Kansas county commissioner to non-believers: “Go to hell”

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The Freedom From Religion Foundation is appalled at a Kansas county commissioner’s censure of nonbelievers.

FFRF recently wrote to the Board of Sedgwick County Commissioners, after a Sedgwick County resident was denied an opportunity to deliver a secular invocation before the board because his request was “not made on behalf of a religious group.” FFRF requested that the commission either end its practice of hosting prayers at meetings, or alter its invocation policy to ensure that it does not discriminate against atheists and freethinkers.

In response, County Commissioner Dave Unruh stated, “If you don’t believe [in God], it’s fine with me. I don’t care. Go to hell. It’s fine.”

Unruh's comment was made at a Board of County Commissioners meeting on March 13, during a conversation with County Manager Mike Schole regarding FFRF’s letter:

Unruh: “Are we gonna get sued by those people who want us to not believe in God?”

Schole: “We have an executive session to talk about that tomorrow.”

Unruh: “Alright, I just keep wondering why are you so exercised about trying to prove to me something doesn’t exist? I mean it’s logically stupid. If you don’t believe it, it’s fine with me. I don’t care. Go to hell. It’s fine.” [laughs]

Schole: “I’m willing for my name to go to the Supreme Court.”

“Prayer at government meetings is unnecessary, inappropriate and divisive,” FFRF Legal Fellow Chris Line had written to the Board of Sedgwick County Commissioners. “However, if the Board insists on continuing to host prayers at public meetings, it must not discriminate against any person wishing to give a prayer. The nonreligious and members of minority religious should therefore be permitted to deliver invocations as well.”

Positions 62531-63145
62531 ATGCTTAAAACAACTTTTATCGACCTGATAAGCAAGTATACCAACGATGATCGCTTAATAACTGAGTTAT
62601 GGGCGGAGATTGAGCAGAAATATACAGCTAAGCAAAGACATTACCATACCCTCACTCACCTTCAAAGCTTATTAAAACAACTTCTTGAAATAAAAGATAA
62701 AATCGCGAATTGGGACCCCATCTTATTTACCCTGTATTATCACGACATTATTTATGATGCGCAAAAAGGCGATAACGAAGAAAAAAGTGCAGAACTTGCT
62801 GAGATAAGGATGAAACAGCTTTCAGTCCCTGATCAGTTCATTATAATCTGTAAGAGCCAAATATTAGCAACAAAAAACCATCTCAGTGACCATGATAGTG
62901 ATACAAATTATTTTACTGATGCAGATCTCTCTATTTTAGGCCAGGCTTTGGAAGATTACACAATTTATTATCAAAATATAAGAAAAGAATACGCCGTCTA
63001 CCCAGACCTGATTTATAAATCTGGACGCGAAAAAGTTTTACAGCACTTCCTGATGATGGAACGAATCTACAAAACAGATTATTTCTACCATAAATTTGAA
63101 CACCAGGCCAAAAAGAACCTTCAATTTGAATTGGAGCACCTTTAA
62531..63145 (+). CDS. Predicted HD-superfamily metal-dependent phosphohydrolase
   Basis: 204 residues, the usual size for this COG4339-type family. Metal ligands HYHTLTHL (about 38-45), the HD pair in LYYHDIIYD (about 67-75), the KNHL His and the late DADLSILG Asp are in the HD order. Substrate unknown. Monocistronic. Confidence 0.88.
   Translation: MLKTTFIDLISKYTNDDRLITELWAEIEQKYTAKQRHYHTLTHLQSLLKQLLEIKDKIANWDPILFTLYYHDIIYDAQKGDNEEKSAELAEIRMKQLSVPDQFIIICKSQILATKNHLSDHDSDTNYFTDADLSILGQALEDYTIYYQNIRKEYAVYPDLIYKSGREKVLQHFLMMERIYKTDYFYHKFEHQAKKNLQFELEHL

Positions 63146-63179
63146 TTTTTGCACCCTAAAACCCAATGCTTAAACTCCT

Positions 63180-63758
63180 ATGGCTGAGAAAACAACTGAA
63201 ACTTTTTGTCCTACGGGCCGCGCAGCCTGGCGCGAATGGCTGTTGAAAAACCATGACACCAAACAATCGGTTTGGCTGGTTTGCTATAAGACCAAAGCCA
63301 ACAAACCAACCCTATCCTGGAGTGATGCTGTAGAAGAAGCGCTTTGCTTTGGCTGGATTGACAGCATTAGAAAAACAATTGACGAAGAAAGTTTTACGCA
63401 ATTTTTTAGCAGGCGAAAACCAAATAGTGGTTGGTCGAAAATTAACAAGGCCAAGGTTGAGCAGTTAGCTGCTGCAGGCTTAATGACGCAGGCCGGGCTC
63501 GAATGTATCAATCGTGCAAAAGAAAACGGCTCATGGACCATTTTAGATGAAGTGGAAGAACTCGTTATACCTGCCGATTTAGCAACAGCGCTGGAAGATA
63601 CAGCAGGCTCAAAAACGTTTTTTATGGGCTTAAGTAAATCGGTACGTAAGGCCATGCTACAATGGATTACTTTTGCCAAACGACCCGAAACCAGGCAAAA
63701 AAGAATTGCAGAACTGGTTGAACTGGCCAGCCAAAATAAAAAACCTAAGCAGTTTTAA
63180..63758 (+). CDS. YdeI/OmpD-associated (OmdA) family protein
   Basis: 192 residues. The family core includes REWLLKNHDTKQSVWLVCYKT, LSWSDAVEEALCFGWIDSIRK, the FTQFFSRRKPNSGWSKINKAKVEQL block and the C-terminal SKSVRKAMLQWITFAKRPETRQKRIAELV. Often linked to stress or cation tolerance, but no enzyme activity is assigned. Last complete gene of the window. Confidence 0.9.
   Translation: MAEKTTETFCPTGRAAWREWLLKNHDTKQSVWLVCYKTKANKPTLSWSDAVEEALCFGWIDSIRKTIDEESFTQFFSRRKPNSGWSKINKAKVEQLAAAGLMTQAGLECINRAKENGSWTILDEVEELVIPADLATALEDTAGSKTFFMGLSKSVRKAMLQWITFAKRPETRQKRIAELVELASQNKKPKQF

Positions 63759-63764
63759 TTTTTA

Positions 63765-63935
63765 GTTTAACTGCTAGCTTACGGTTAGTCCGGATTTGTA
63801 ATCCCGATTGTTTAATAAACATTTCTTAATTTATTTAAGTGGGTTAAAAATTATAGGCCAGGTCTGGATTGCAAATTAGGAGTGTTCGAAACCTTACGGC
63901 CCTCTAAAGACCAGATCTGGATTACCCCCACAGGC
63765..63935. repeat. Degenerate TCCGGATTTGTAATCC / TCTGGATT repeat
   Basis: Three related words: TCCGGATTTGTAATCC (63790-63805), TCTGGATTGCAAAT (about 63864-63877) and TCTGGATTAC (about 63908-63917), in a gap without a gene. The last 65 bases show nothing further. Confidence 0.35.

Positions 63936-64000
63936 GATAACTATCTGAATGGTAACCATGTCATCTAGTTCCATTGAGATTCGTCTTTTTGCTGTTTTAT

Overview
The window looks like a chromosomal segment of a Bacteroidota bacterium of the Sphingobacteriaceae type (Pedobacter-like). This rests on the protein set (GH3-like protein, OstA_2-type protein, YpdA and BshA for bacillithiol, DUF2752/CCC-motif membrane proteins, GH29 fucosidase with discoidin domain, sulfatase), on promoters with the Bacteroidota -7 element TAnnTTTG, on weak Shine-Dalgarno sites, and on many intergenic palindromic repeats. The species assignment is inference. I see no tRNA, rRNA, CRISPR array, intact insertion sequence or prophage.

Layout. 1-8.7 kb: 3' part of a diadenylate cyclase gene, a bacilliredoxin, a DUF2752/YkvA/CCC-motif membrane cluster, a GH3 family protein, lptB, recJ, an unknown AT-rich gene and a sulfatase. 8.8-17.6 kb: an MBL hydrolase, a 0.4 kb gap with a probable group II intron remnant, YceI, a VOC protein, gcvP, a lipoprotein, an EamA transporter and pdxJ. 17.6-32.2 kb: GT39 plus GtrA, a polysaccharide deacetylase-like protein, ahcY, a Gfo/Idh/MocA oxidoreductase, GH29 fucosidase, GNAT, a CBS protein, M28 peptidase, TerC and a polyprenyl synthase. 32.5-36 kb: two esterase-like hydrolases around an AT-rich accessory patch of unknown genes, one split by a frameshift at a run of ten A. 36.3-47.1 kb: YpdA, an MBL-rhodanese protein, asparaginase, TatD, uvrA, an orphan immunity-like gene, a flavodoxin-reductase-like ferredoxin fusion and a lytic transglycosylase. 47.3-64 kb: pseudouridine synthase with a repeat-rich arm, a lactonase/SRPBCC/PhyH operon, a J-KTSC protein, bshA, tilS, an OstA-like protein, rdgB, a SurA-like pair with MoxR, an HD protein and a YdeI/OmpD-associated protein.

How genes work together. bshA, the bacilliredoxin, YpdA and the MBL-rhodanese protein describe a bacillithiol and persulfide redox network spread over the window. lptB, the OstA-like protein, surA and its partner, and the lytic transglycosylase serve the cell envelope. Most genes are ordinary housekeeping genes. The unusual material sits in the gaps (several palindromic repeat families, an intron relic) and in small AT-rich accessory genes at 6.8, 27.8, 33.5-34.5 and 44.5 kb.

FFRF was recently victorious in a lawsuit that turned on this very proposition.

Furthermore, Sedgwick County Code Sec. 2-28(3), which restricts those who can give an invocation to only religious leaders and clergy members, is unconstitutional because it treats similarly situated persons differently. FFRF emphasizes that this provision of the Sedgwick County Code cannot be enforced because treating an atheist or nonbeliever who wishes to give an invocation differently from a religious citizen constitutes discrimination.

In order to demonstrate the Board’s respect for the diverse range of religious and nonreligious citizens living in Sedgwick County, FFRF urges it concentrate on civil matters and leave religion to the private conscience of each individual by ending the practice of hosting prayers at its meetings.

“Religious rituals should not take place on taxpayer time and money,” says FFRF Co-President Annie Laurie Gaylor. “But if the board insists on continuing to allow individuals to deliver invocations, it must alter its policy to ensure that it includes atheists, agnostics and freethinkers.”

The Freedom From Religion Foundation is a national nonprofit organization with 32,000 members across the country, including members in Kansas. Its purposes are to protect the constitutional principle of separation between state and church, and to educate the public on matters relating to nontheism.

Photo Source: JeremyWhat / Shutterstock

The Freedom From Religion Foundation, based in Madison, Wis., a 501(c)(3) nonprofit educational charity, is the nation's largest association of freethinkers (atheists, agnostics), and has been working since 1978 to keep religion and government separate.

FFRF is a non-profit, educational organization. All dues and donations are deductible for income-tax purposes.

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FFRF is a member of the Secular Coalition for America

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